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Fight Anxiety with Pop Culture — Fear of a COVID-19 Planet

Conor Bezane is a writer who covers mental health. He’s contributed to MTV News, AOL, and VICE. His first book The Bipolar Addict is available now on Amazon.

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I see my doctor once a week and I’ll give you the advice he always gives me: “Don’t worry about things that are out of your control.” Worrying for the sake of worrying will get you nowhere. It will just make you feel worse.

Good advice. As we all know, across all 50 states, the coronavirus pandemic is growing. There are more than 6,420 confirmed cases of the disease at press time. There are more than 100 American fatalities. Times Square in New York — the crossroads of the world — is virtually vacant. The border between the US and Canada has been closed. Globally, there are more than 200,000 cases of the coronavirus and over 8,200 deaths.

Battling anxiety is easier said than done when an unknown virus is spreading throughout the world. The worst thing we can do is panic. Hoarding toilet paper at Costco is absurd. Grocery stores by me — I live in Chicago — are perfectly stocked with necessities. Nonessential stores may be closing, but necessary places like grocery stores and pharmacies will stay open. When you go out, just social distance yourself in inside spaces.

Here are some ways you can keep yourself occupied, avoid not only cabin fever but actual fever. Let me preface this by saying I am not a doctor though I did consult one for this story. These are just measures I plan to take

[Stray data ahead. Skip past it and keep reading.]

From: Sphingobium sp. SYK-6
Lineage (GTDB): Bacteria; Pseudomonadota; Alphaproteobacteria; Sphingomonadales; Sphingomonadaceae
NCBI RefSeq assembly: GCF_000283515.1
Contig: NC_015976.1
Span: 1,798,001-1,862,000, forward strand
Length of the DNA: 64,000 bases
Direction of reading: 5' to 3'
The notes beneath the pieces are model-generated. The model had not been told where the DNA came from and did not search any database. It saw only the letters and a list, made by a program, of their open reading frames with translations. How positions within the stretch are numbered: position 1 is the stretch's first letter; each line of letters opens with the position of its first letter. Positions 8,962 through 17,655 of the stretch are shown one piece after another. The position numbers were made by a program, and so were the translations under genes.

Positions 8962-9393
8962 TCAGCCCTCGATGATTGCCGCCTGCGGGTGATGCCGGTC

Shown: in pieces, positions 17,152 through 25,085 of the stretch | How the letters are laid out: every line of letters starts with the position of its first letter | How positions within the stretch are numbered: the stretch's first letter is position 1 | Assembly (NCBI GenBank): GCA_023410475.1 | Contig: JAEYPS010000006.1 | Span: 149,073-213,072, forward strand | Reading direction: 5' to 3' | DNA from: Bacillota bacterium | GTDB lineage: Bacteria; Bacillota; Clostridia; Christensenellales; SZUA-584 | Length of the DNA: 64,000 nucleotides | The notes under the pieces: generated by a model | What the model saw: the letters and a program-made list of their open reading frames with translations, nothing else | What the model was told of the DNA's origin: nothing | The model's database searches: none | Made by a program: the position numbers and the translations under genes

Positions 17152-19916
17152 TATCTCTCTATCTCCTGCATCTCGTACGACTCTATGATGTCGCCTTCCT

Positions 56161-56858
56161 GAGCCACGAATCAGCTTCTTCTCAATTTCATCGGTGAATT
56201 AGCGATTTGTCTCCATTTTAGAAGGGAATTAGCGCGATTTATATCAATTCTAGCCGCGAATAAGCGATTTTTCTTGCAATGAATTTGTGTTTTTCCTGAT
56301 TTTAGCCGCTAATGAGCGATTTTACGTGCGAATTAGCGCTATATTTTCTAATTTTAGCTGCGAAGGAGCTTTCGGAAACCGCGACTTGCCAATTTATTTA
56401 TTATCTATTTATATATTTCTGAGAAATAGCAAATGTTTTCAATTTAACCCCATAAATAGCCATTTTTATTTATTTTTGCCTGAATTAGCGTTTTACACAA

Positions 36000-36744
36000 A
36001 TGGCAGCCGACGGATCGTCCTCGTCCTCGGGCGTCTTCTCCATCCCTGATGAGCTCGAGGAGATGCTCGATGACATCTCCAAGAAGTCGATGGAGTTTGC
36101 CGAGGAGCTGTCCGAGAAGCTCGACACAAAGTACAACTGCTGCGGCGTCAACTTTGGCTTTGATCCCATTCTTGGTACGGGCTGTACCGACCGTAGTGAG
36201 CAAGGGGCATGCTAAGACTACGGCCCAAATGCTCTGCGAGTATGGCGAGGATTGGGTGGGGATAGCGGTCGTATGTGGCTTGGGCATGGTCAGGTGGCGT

1. The Watch List

Stream lighthearted content on Netflix, Amazon Prime, Hulu or Disney+.

Here’s Rotten Tomatoes’ list of of the 250 best movies to watch on Netflix right now.

And Thrillist put out a list of the Best TV Shows With 100+ Episodes to stream.

Allow me to curate for you some shows I’ve been bingeing or am planning to binge.

Rachel Brosnahan in The Marvelous Mrs. Maisel. Image courtesy Amazon Prime.

On Amazon, The Marvelous Mrs. Maisel, about a woman comedian in 1950s New York City is glossy and cheerful, not only an Emmy-winner; it’s fun and absolutely hilarious.

I’m probably the only one who hasn’t seen the whole first season, but I highly recommend the Star Wars episodic series The Mandalorian. It’s pure fantasy as escapism. If you’ve already seen it, watch it again! Worthy of a second viewing. And there’s nothing Baby Yoda can’t do to cheer you up.

I’m told by a coworker that I am Not Okay With This is a fun option on Netflix, as are the awardwinning shows Russian Doll and The Politician, which I’ve never seen but have heard good things. If you’re into sci-fi, the second season of the reboot of Lost in Space debuted recently. It will transport you to another galaxy. A galaxy far, far away from the coronavirus.

You can also re-watch your favorite comedy. For example, my favorite forget-about-my-worries film is The Birdcage starring Robin Williams and Nathan Lane. If you haven’t seen it, stream it. You’re in for an LOL treat.

2. The Do Not Watch List

There are several films I would stay away from because they will scare the pants off you in the current pandemonium.

Outbreak (1995) starring Dustin Hoffman, Cuba Gooding, Jr., and Rene Russo

Outbreak (1995)

For years, I have felt that the scariest movie I have ever seen is not a horror movie, it’s not a Freddie or Jason or Michael Myers flick, it is the 1995 film Outbreak starring Dustin Hoffman, Cuba Gooding Jr., and Rene Russo. The movie is about a fictional infectious disease spreading throughout the world. And it’s scary because it’s plausible. It’s now available on Netflix. Even though it was the 9th most-watched movie on Netflix last week, streamers beware.